Japan's moon lander mission to be launched on Thursday

SLIM will take around three to four months after launch to enter the Moon's orbit.  
Mrigakshi Dixit
Depiction of SLIM on the lunar surface
Depiction of SLIM on the lunar surface


After India and Russia, Japan has set its sights on the Earth’s natural satellite, the moon. 

The Japan Aerospace Exploration Agency (JAXA) is attempting to make its first moon landing by deploying an advanced lander called Smart Lander for Investigating Moon (SLIM) on the lunar surface. 

The earlier liftoff of the H-IIA rocket carrying the lunar lander on August 27 was canceled owing to adverse weather conditions at the launch site barely 30 minutes before the intended launch.

The mission has now been rescheduled for launch on September 7 at 08:42 JST / 00:42 BST / 01:42 CEST. 

The launch will take place from the same location, Tanegashima Space Centre in southern Japan. The launch window is open until September 15.

SLIM will take around three to four months after launch to enter the moon's orbit.  

Reportedly, the H-IIA launch vehicle is jointly developed by JAXA and Japan's Mitsubishi Heavy Industries. The vehicle is credited for 45 successful launches since 2001.

Japan aims to test precise landing tech

This mission's primary purpose is to test this technology for precise landings — within 100 meters of the chosen site — on the trickier lunar terrain.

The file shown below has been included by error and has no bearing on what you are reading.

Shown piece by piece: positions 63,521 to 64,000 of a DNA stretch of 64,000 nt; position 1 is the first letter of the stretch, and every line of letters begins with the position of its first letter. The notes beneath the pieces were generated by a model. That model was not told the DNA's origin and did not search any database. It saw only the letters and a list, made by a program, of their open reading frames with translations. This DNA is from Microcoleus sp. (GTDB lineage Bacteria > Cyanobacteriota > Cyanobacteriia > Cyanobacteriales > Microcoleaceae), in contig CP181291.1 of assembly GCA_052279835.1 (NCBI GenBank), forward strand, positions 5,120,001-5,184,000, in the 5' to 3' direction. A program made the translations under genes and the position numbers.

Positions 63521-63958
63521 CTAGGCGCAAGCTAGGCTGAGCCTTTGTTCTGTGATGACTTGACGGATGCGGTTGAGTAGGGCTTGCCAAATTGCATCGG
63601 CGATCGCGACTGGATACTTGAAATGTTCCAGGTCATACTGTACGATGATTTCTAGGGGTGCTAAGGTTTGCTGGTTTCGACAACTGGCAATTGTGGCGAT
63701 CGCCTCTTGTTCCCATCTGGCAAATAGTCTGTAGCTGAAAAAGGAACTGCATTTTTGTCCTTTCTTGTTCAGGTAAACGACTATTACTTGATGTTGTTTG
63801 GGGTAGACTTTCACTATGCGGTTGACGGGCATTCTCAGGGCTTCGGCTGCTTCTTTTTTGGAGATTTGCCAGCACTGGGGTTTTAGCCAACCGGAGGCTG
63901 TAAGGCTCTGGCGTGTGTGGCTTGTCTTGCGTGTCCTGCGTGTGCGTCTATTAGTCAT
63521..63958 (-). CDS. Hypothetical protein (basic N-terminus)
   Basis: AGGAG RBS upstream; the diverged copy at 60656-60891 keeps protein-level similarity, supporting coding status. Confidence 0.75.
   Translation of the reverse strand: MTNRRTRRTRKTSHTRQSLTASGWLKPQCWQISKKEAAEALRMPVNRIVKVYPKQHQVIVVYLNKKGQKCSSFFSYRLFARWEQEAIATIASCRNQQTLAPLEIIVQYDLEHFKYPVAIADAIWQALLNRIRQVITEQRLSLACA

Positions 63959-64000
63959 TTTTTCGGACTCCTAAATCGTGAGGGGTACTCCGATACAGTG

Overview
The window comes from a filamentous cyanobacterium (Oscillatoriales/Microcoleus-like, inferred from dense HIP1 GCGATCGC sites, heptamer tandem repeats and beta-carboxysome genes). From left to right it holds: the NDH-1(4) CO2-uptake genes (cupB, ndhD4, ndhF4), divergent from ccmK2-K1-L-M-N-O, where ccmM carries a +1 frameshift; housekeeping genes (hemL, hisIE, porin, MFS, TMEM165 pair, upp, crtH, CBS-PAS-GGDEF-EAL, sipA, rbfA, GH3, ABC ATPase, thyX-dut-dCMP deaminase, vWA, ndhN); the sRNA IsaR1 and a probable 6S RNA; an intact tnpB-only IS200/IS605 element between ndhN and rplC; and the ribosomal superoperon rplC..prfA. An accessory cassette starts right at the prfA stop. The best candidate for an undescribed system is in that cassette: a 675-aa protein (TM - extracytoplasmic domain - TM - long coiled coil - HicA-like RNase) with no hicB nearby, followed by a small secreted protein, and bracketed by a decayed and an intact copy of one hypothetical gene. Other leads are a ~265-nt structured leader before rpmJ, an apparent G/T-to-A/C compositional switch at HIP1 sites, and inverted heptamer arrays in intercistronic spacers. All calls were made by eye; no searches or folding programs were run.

The lander aims to touch down in the Shioli Crater, a 984-foot-wide (300-meter) impact basin in Mare Nectaris on the moon's near side.

“The mission designed to demonstrate accurate lunar landing techniques by a small explorer, with the objective of acceleration of the study of the Moon and planets using lighter exploration systems,” NASA mentioned.

Moreover, the mission is being presented as an opportunity to prove the capability of landing on the moon at specific desired locations rather than merely opting for more accessible landing sites. This precise landing method would allow a robotic probe to land near scientifically relevant locations on the moon. 

Furthermore, Japan foresees the application of this technology extending beyond lunar missions. The precision landing technology would allow us to explore other worlds of our solar system in the future. 

SLIM also showcases cost-effective and lightweight lander technology that could be utilized in missions focused on returning samples to unravel the mysteries of our solar system's early years.

Tricky lunar landing 

When landing on the uneven lunar surface, no assurances of success exist. An earlier attempt by a private Japanese company in May of this year had failed. While Russia's Luna-25 also crashed on the moon's south pole during a soft landing attempt. 

In August, India achieved a successful soft landing of the lander module on the moon's south pole.

The Chandrayaan-3's Pragyaan rover has already provided evidence of the presence of sulfur, iron, oxygen, and various other elements on the lunar surface. The lander and the rover have been placed in a dormant state and are scheduled to be reactivated on September 22.

Another payload aboard Japan's rocket is the European Space Agency's X-ray Imaging and Spectroscopy Mission (XRISM), a joint project with JAXA. The rocket will place the satellite in a low-Earth orbit at a height of 550 kilometers. XRISM has been designed to collect data on black holes, galaxy clusters, supernovae, and other intense events such as active galactic nuclei.